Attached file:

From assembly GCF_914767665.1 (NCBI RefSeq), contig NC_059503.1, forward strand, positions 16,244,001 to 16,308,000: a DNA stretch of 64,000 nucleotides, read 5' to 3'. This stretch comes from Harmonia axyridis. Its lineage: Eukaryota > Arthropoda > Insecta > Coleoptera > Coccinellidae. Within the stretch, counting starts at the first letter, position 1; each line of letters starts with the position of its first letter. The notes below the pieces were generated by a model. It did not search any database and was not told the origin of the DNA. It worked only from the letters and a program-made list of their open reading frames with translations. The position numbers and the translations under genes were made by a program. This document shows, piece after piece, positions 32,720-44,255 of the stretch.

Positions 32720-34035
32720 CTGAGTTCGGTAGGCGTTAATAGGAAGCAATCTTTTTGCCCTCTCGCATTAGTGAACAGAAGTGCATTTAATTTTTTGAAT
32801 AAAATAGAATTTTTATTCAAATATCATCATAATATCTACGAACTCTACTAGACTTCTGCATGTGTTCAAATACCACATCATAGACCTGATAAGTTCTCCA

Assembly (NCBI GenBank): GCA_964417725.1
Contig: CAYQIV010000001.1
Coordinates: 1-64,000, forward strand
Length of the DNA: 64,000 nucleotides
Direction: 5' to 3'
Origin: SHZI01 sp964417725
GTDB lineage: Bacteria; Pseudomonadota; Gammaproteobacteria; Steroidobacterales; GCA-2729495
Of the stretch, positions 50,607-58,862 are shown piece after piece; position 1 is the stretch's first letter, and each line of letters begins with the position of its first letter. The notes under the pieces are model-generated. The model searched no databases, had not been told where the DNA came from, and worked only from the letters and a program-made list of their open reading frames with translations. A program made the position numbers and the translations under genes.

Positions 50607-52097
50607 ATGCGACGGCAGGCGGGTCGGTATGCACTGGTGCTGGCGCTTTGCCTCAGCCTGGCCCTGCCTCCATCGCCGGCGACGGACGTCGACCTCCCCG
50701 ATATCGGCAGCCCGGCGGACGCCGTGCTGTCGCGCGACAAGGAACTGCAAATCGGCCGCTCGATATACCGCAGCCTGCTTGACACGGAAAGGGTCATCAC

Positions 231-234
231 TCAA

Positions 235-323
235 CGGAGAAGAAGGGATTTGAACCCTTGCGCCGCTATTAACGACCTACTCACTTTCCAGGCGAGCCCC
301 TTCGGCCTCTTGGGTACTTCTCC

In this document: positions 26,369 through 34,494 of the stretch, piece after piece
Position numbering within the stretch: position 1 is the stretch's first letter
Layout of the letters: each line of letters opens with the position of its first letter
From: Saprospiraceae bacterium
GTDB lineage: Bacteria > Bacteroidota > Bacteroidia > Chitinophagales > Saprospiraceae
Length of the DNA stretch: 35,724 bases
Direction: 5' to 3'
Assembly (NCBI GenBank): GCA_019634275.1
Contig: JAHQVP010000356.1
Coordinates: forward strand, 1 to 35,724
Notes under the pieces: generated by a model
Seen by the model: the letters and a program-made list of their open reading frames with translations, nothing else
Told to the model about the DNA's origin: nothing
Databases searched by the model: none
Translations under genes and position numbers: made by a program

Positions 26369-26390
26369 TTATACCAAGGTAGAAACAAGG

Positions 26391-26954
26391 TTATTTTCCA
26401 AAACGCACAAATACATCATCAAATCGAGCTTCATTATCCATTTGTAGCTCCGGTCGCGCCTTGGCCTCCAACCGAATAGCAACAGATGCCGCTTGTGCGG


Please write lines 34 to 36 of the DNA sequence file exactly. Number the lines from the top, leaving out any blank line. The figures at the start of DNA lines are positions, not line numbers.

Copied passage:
Databases searched by the model: none
Translations under genes and position numbers: made by a program

Positions 26369-26390